just got up there — and we found
them all well, — And we made
applications to the Chief men of
the City for assistance, and there
was no provisions to be had for
Indians, which used to be allowed,
in Times past; — however, our
Folks were allowed to put up
in the hospital, and the People
of the City were very kind to us
and were very much taken
with our Indians, —

Wednesday, May 19:

I was in
vited to preach to the prisoners
and I complied, —


preached in Mr. Westerlos Church
and the People made a Collection
for our People, — we got about
9 pounds —

Saturday May 22

our Folks left Albany and they
on towards Schenectady, and
I tarried Still at Albany, —

Sabbath may 23:

I preached
twice in the Presbyterian
Meeting House
, and they a
Collection for our Folks; they
Collected 8: pound, —

May 24:

John Paul went af
ter our Folks, and carried the
Collection to our People, —

Tuesday May 25

in the morning
Anthony Paul and his Family
and his Mother and I went up
together in a wagon to the the
New City, in the afternoon
I preach in the Place to a large
Congregation, and the[illegible][guess: y] made
a Small Collection, [illegible][guess: i]n the
evening I returned back 3 miles
towards Albany on the other Side
of the River, where I left my
Daughter Christiana and her
Family and her Mother in Law
from this Place Athony went up
to Saratoga for a horse to help
up his Family there, where
my Daughter and Children

intends to Stay this Summer
and in the Fall they will proceed
to Oneida

Wednesday May 26

Early in the morning, I went
into a wagon to Albany got
there about 9: o'clock and found
the vessel, that I was to go in to
New York was just gone and
Luckily I found another that
is to Sail the next Day, —

Thursday May 27:

about 12
I went of a Sloop Capt. Bogat
and a number of gentlemen
also went in the Same vessel, and
they were very agreeable and
great Dr. Young was one
of the Company and we went
down the River about 20: Miles and
dropped Anchor, — Friday we had
very Small wind, and Slow way
down, Yet we down Some distance
that Day and the Night following,

Saturday May 2:9:

we had a fine
wind and as much as we wanted
and we got down to new York,

about 6: o'clock in the afternoon
and I immediately went ashore
and went home with Mr. John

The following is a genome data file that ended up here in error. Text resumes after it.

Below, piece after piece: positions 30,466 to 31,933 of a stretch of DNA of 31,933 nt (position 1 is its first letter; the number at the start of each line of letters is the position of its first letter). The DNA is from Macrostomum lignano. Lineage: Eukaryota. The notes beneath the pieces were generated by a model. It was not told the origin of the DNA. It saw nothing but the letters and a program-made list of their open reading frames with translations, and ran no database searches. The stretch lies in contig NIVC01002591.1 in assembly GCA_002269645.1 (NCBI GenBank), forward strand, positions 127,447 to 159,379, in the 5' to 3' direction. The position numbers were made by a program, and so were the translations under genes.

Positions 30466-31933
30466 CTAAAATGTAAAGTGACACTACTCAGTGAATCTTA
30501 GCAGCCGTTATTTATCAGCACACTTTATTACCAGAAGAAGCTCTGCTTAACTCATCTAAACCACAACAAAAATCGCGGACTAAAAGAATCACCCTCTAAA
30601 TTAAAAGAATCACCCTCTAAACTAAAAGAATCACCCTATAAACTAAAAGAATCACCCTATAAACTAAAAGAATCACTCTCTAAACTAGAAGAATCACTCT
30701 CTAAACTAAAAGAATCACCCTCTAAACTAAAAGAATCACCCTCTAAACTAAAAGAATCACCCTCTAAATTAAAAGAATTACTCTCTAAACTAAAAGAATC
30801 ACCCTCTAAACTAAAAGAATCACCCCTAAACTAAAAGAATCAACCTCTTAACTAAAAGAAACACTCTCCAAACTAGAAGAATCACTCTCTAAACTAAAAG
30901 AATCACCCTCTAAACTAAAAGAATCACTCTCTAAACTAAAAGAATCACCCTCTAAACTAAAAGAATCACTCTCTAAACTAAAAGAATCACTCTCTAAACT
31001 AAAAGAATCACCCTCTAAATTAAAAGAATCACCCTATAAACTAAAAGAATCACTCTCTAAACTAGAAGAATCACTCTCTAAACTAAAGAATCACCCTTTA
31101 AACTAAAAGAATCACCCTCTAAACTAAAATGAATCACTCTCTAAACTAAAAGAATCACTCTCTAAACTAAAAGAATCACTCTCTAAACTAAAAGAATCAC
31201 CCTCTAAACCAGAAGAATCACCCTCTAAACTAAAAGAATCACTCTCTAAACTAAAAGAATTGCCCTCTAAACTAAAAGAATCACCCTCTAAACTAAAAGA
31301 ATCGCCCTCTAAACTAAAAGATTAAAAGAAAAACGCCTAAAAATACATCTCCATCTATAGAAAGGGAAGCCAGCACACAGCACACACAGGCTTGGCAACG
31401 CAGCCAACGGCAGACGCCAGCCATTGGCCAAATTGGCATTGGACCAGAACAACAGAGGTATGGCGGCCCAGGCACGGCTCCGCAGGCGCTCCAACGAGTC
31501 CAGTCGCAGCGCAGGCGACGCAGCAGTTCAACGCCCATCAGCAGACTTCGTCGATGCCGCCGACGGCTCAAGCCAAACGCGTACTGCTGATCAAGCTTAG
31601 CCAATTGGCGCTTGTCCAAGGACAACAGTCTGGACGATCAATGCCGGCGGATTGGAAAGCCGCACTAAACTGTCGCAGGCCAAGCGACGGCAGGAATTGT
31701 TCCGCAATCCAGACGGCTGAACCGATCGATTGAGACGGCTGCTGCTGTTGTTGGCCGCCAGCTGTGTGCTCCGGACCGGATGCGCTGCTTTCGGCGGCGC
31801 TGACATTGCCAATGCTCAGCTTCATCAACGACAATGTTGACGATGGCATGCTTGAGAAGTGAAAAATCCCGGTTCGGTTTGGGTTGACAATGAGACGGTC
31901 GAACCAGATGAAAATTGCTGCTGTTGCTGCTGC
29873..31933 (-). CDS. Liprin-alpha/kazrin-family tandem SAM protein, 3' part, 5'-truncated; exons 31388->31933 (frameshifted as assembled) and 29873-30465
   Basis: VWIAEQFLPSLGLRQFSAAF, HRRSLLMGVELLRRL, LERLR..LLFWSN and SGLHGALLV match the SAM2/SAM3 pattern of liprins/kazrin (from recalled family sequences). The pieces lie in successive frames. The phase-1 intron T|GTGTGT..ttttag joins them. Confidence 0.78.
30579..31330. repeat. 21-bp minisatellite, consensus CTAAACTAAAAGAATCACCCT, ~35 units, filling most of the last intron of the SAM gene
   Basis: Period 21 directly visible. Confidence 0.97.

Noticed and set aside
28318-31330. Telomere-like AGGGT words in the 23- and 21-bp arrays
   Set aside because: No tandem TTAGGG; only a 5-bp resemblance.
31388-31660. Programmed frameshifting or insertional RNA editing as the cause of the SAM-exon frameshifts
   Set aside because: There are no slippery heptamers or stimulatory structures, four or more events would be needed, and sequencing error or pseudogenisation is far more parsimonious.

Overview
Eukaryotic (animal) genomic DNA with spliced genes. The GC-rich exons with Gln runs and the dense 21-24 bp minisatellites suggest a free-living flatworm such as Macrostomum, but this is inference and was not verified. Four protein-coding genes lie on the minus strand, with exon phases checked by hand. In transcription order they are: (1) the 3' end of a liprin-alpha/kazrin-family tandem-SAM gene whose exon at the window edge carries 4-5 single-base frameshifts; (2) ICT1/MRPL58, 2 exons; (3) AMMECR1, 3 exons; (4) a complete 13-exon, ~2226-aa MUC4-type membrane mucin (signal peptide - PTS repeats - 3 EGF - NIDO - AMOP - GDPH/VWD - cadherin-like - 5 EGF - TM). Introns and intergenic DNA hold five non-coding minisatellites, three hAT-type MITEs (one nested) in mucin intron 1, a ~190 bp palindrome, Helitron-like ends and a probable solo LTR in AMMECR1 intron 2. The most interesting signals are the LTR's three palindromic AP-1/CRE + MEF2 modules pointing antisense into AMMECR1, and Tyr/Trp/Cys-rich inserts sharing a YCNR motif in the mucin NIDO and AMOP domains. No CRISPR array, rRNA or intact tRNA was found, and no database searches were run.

, a good Friend
we found when we stopped here
the other Day going up — I sat
down but few minutes, and then
went to See Dr. Levingston and
Dr. Rodgers Dr. Levingston
was at home but Collected no
thing for us; and Dr. Rodgers
was not at Home and his People
had Collected nothing, and I was
good Deal disappointed, for I
had given my Note of Hand
for 36 Dollars for the passage
of our People from New London
to Albany, —

Sabbath May 29

was at New York and went to
hear Mr. Gano in the morning
and at noon he invited me to
go home with him to take din
ner — and desired me to preach
to his People on Monday evening
in the afternoon I went to hear

Mr. Mason the seceder of the
Church of Scotland but he did
not Preach, So I went to my
Lodgings I was fatigued walk
ing, and went to no meeting in
the afternoon, —

Monday May 30

was in the City, — in the evening
about Seven, I preached at
Mr. Ganos Meeting house he
is a Baptist minister the
meeting house was very full
and they made a Collection,
made out five pounds, one
Shilling just in York Curren
cy — So I Continued in the City
'til Friday,

June 4:

the evening at eight o'clock I
preach in a Methodist
and it middling
full and they Collected 3
Dollars and Seven Shillings
in York Currency —

June 5 Saturday,

in the after
noon went aboard of a
little mast Boat, Capt. Harris

of New London Harbor's Mouth.

Monday June 7:

just after
sunrise we got to Capt. Harriss
house, and took break
fast with him, after breakfast
I Bought a mare of him, and
So I went on directly home
ward, — I got Home about 11 and
found all my Family in
good State of Health, But
Taby, She had been very
Sick with Swelling in her
Throat but through Mercy She
was now much better, bless
ed be god for his goodness to us
Since I have been gone from
Home. —

 Mohegan January 23: 1785

Made a Public confession of my
misconduct, and was received